grass, turned the spicket: I was flushed by water that renewed my soul.
    Suddenly, I felt like I could perceive my intentions before speaking. I knew
    the motives of my own heart. God’s love had healed me, and I no longer wanted
    to hurt anyone- even those who I perceived had hurt me. It was over. I felt so
    free.

    Within a month’s time, I was in
    trouble every other week for something I had said on Facebook about loving the
    LGBT community. I had missionaries in the Assemblies of God calling my district presbyter, and spies seemed to hide behind clouds everywhere I went. I had warnings to stop being so vocal about my love for people.
    I met up with my home pastor who was also a presbyter in my
    denomination. I spoke about my convictions through tears and in humility. He
    told me in love that my convictions would prevent me from serving in ministry.
    He told me I wouldn’t be allowed to stay in my denomination. I was ok with
    that. I just wanted him to know I loved him and loved people.

    I didn’t mind the communal shame.
    I really did not even want to convince him of my beliefs. I was no longer
    worried. I really felt like God had given me an identity that could not be
    shaken, even by the loss of community or approval from those who I desperately
    wanted to see me as more than a rebel, a drug user, or a sinner. I loved my old church. I grieved for days.
    They are such godly people. But I don’t have all the answers anymore. I am not
    sure about Hell. I know there is a trash
    pit somewhere outside the city. I know Jesus referenced it a lot. I am not sure
    anymore that people who love God outside of Christendom are going to Hell.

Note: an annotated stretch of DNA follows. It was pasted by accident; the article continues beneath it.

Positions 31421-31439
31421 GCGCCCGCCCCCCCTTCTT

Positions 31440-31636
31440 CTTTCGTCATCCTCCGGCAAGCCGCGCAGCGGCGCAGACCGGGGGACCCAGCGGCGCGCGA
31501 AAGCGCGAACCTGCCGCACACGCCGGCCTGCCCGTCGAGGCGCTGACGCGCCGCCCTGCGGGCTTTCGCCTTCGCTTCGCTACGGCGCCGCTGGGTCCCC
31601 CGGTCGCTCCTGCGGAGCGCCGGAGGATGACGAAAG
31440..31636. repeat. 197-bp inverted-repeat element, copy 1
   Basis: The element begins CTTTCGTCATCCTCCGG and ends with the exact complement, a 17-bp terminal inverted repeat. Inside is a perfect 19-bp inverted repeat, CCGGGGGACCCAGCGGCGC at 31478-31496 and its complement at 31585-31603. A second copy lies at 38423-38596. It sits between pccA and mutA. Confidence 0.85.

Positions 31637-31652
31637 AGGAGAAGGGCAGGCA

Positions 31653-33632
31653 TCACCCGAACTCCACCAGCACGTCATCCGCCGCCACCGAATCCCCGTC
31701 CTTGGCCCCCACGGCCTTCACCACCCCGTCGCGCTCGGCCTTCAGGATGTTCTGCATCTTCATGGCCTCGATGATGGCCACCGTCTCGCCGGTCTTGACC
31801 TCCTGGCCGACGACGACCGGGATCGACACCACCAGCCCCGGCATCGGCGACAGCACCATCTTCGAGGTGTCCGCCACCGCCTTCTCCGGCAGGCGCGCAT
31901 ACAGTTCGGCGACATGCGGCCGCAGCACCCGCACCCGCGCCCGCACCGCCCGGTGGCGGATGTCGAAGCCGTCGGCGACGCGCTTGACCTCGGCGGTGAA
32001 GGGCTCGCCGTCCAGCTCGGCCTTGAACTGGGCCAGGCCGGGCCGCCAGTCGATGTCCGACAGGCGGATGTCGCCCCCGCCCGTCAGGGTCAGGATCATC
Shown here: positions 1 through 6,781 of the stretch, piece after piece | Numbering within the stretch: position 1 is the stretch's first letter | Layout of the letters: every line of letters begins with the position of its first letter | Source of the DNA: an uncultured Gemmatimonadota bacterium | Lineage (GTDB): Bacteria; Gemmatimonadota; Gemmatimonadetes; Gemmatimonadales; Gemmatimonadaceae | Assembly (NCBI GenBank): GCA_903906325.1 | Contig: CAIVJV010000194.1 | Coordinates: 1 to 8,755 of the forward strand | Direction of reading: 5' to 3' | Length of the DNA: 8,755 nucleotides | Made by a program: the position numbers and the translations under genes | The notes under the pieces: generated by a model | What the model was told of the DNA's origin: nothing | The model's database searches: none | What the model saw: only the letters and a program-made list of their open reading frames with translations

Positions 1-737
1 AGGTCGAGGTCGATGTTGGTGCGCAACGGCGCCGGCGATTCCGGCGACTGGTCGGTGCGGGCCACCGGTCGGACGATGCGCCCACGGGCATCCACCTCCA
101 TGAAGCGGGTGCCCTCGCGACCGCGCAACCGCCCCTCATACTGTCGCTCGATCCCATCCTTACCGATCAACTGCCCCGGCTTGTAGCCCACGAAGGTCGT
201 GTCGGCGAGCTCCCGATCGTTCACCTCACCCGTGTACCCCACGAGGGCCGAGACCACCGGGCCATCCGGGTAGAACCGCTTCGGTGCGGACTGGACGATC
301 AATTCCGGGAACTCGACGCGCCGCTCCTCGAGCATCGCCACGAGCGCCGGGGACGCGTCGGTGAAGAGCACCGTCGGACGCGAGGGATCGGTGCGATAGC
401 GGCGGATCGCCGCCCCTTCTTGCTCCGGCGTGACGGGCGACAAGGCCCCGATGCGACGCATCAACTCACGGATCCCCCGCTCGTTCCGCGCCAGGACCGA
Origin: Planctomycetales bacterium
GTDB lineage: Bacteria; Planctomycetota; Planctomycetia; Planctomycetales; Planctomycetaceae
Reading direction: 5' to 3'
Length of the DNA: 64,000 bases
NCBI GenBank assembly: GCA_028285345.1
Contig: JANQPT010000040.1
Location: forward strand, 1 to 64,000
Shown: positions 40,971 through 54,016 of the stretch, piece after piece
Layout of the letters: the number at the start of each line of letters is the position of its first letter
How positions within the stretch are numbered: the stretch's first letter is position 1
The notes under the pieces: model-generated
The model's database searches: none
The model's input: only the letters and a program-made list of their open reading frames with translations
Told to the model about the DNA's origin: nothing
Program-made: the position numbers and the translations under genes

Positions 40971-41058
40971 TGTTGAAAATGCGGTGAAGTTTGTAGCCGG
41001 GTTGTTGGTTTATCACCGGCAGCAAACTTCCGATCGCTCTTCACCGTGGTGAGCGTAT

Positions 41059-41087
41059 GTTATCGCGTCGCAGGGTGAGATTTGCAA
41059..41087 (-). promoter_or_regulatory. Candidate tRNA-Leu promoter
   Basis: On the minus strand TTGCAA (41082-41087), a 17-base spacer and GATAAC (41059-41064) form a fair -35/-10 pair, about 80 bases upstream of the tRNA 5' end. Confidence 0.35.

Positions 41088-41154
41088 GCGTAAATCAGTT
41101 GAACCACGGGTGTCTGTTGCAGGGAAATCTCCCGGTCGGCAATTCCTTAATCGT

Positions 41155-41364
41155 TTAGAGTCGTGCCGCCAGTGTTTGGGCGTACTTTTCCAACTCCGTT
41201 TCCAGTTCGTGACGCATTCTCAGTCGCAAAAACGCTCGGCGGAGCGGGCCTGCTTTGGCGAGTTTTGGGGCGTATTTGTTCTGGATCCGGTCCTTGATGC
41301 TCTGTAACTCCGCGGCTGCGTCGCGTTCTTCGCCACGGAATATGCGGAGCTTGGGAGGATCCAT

Actually, I never believed that to begin with.

    I have met devout God-fearers who aren’t Christians.
    I am fine to say I believe they are children of God just like I. I really do
    not know what Jesus meant when he said I am the way, the truth, and the life. I
    think he meant follow his teachings and become like him. I do not read
    scripture as speaking out against monogamous queer relationships. I do see it
    speaking out against lust, a lack of hospitality, injustice, rape, arrogance,
    gluttony and pride. I don’t believe that speaking in tongues is the first
    evidence of being filled with the Holy Spirit.

    I really don’t know a whole
    lot else but I do know Jesus Christ, bent time and space to come to purgatory,
    hell, psychosis, the afterlife, the grave, whatever to rescue me from the death that
    covered me after I had an overdose.

    I told him my life was his. I am following
    Jesus, and his teachings. I am going to
    love Queers, Atheists, Baha’i, Muslims, Jews, transgendered, Bikers, Goths,
    Lesbians, thespians, Seminarians, Pagans, Christians, and Christ-followers as
    much as I can.

  • Jerry Lynch

    Kim, your piece was one of the biggest and scariest roller coasters I have ever been on.

    • Jerry Lynch

      How do I avoid being plopped in no-man’s land when I post?

      The word “discernment” carries for me the import of being both unbiased and unprejudiced, having a purity of vision that could be called immaculate perception. There is no personal filter through which it must pass, thus bereft of the need to maintain, strengthen, and enhance one’s image and interest. It is of such undiluted clarity as to be utterly transparent. And therein is the problem: we need to muddy it ever so slightly to form a necessary image we can relate to. Perfect clarity of truth reveals nothing. We have no contrast or coloring. But the mud of our own understanding affords an approximation that we tend to naturally enshrine.